The merchants of Greenwood are doing a fine business, both wholesale and retail, and their thrift and enterprise would do justice to a place of much more note. As will be seen, the merchants are all young and have not been in business long. Prominent in every business enterprise and in all things to advance the interests of Greenwood are the Dursts, J.K. and W.L., two brothers from Edgefield, who began business here in September 1884. The firm is known as J.K. Durst & Co. and is composed of J.K. Durst, W.L. Durst, and S.P. Matthews, three as fine business men as one often meets. They have two large stores in Greenwood and do a wholesale and retail trade in groceries, dry goods, clothing, notions, and millinery. Their territory is not confined to Abbeville, but extends into neighboring counties. For the fiscal year ending July 31, 1889, this firm did business of $142,321.28.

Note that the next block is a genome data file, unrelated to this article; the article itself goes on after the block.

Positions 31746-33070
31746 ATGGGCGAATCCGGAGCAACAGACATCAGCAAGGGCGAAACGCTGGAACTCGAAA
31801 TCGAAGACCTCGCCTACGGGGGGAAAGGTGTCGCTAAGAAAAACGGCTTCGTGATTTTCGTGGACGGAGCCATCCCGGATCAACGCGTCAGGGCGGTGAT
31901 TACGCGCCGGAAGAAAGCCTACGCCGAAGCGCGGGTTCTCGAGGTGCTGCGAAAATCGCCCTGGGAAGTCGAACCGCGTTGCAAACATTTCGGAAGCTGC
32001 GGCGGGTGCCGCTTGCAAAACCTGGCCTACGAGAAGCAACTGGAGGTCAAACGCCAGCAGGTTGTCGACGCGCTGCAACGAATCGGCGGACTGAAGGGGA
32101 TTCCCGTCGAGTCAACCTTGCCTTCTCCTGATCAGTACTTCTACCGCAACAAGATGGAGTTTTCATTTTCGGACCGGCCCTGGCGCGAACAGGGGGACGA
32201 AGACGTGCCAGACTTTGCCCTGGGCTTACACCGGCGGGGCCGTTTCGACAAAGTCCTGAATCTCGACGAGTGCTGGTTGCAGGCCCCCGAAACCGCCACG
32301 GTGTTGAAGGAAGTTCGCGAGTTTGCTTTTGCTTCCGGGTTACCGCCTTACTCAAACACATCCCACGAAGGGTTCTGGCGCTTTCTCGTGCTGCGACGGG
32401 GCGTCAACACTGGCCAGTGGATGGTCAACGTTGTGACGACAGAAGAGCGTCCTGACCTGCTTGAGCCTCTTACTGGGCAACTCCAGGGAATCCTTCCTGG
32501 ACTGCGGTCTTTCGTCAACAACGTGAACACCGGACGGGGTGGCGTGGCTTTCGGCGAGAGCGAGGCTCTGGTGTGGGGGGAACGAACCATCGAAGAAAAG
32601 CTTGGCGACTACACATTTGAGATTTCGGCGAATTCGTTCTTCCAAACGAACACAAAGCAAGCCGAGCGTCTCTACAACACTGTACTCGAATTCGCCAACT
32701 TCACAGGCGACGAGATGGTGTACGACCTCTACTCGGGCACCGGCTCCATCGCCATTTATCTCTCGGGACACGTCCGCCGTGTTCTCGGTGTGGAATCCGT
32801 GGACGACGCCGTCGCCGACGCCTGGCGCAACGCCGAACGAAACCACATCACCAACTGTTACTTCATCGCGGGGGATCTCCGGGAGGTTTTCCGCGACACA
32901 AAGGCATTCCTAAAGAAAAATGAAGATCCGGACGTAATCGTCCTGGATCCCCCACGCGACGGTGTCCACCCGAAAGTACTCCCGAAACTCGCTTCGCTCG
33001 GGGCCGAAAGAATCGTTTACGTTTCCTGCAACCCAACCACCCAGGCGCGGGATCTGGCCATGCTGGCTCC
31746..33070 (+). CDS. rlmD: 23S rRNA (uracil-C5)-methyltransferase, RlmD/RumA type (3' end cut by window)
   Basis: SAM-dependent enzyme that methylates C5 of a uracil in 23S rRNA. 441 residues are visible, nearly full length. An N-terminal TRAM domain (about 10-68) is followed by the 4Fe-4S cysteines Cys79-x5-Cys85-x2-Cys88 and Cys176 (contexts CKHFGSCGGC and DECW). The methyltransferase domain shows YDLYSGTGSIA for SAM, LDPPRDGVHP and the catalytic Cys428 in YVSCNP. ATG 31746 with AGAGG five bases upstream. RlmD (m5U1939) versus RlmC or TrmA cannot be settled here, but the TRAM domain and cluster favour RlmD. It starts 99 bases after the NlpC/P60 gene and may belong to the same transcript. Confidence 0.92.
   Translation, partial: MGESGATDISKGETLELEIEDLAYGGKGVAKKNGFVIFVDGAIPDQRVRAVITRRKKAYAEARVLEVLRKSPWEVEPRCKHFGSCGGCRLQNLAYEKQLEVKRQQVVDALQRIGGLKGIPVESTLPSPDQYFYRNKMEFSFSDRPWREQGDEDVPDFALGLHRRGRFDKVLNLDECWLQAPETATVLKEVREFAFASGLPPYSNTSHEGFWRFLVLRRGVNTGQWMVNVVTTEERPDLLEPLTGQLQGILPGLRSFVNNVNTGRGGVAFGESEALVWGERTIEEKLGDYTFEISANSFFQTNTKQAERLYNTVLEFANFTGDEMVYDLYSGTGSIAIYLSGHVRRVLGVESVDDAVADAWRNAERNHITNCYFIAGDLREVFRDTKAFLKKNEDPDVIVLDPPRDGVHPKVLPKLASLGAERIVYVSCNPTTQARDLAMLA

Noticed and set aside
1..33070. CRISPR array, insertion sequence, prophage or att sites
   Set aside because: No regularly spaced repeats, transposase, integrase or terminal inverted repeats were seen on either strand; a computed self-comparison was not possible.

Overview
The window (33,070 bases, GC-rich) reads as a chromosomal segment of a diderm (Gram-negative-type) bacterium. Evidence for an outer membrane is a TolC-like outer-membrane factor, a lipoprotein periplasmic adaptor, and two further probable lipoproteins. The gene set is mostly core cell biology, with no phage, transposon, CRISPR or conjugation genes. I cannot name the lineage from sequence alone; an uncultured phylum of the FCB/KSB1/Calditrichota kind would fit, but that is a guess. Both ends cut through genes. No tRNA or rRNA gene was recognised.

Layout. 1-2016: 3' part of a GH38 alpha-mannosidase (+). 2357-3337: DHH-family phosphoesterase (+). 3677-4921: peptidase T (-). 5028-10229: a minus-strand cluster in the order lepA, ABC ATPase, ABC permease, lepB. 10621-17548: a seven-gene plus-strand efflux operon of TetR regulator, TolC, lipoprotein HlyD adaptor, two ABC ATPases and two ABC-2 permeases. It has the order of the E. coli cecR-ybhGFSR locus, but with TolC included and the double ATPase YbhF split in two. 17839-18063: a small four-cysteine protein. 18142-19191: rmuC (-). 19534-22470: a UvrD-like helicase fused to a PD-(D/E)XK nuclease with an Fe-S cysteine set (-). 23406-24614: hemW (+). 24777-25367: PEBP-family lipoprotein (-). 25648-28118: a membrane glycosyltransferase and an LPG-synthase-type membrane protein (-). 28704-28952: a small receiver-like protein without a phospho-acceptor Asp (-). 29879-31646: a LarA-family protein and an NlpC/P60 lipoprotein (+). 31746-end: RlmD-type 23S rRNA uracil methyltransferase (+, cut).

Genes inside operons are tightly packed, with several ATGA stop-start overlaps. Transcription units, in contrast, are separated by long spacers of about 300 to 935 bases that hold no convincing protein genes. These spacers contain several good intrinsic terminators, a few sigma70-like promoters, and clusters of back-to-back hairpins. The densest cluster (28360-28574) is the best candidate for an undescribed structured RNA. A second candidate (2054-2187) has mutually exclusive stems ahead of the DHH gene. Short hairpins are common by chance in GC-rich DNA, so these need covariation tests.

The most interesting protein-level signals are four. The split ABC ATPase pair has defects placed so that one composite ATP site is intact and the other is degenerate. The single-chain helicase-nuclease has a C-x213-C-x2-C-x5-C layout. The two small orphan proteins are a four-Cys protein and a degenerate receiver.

The firm of Bailey, Barksdale & Co., composed of G.A. Barksdale and Joel S. Bailey, is one of the oldest and most substantial in Greenwood. They began business in 1875 and have since that time done a very large business. They have two stores and do a wholesale and retail business in groceries and general merchandise. They have a well-established trade and are widely known for their fine business qualifications.

Mr. JW. Duckett began business in October 1888 and named his store the New York Store. He deals in dry goods, shoes, and notions, and there is no more thriving business in the town than his. A young man, quiet in demeanor, he has established a growing trade of which he may be proud. His sales during the year of 1889 so far have averaged $5,000 a month.